The first scenario Van Eenoo presented would raise the city’s tax rate by less than a penny above the rollback rate, the second would raise the tax rate by 1.13 cents above the rollback rate and the third would raise the tax rate by 1.76 cents above the rollback rate. If Council chooses one of those options, the city would hold on to the money until next spring when AISD sets its new tax rate and budget. If the district did not follow through on its agreement with the city, AISD would not get the money.
As the state takes more and more money because of quirks in the state formula, increased property values and fewer AISD students, the district retains a smaller portion of the taxes it collects each year.
The city and AISD are facing two specific problems if they decide to go ahead with the tax swap. First, the city must decide how much to raise the homestead exemption for senior citizens to balance the fact that AISD freezes taxes for people over 65, as well as the disabled. When AISD’s tax rate goes down it does not help people whose taxes are frozen, especially the most elderly property owners, because their taxes were frozen when their tax bills were lower.
The second problem is that the city of Austin covers seven different school districts, even though most city residents live within AISD.
For example, Flannigan, who represents District 6, said 80 percent of the taxpayers in his district live outside AISD. Many taxpayers within Garza’s District 2 live within Del Valle ISD.
Council Member Houston told the Monitor that she has students and property owners in her District 1 from Del Valle, Manor and Pflugerville, as well as AISD. Houston complained that “so much information had to be understood in a very short period of time and that’s not helpful.”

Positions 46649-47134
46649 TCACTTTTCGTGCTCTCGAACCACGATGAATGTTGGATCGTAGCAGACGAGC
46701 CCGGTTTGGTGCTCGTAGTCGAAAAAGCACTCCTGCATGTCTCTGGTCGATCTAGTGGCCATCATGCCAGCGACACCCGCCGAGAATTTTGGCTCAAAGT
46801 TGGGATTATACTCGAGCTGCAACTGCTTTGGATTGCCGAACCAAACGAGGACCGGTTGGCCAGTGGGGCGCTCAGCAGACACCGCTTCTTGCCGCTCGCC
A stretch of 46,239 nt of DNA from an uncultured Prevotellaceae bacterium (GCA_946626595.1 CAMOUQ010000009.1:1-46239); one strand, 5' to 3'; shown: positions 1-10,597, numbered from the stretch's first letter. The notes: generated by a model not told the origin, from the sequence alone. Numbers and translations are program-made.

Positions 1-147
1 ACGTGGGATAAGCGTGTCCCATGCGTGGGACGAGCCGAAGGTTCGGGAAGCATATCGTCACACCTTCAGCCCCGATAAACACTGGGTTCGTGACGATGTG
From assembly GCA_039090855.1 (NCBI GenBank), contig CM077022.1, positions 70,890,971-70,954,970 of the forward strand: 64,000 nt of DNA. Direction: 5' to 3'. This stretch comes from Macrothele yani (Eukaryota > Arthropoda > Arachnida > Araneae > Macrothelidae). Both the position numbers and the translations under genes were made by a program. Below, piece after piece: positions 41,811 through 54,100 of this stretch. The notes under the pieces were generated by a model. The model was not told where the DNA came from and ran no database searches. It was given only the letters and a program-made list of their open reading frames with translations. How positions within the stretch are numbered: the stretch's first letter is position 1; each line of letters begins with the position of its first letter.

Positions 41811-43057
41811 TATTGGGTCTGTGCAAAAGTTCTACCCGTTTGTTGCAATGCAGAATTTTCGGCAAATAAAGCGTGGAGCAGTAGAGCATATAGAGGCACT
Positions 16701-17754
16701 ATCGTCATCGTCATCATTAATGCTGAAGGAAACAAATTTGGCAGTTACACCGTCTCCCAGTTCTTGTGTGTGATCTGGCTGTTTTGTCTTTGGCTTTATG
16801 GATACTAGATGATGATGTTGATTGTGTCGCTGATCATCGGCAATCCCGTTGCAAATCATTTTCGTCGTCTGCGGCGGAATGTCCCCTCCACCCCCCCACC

After the meeting, Adler said the matter has been discussed several times, including during a joint public meeting with Council and the school board. In addition, he noted that Council passed a resolution in 2015 initiating a study of a tax swap with AISD.
Tovo asked Van Eenoo to make sure that the subject is on next Wednesday’s budget work session agenda also.
Van Eenoo said staff had many conversations with officials at AISD, and Council had a joint meeting with the AISD board to discuss the matter earlier this year. Garza asked Van Eenoo whether they had talked to the other districts, whose taxpayers will have to have some compensation to make up for the added tax burden of increased city taxes.
One way that the city could eliminate questions about fairness to senior citizens and the disabled is by enacting a tax freeze for those people. When asked, Adler said he did not know how much that would cost. However, he said he would not want to freeze the taxes on $1 million and $2 million homes.
State law required Council to set the maximum tax rate on Wednesday. Council had to vote before noon, the mayor said, in order to meet a newspaper deadline to advertise the possible tax rate, even if they end up adding a lower rate. Meanwhile, the Texas Senate has approved a bill that would limit property tax increases for cities and counties to 4 percent. The Texas House of Representatives is set to debate a bill on Saturday that would set the rollback rate at 6 percent. In both pieces of legislation, if the city or county exceeded the rollback rate, there would automatically be an election. If such a measure is approved, it would not take effect until next year and would presumably have no impact on the FY 2017-18 budget.
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Key Players & Topics In This Article
AISD: Austin's largest school district, AISD is the Austin Independent School District.
Austin City Council: The Austin City Council is the body with legislative purview over the City of Austin. It offers policy direction, while the office of the City Manager implements administrative actions based on those policies. Until 2012, the body contained seven members, including the city's Mayor, all elected at-large. In 2012, City of Austin residents voted to change that system and now 10 members of the Council are elected based on geographic districts. The Mayor continues to be elected at-large.
city budget: The city’s plan for expenditures based on income.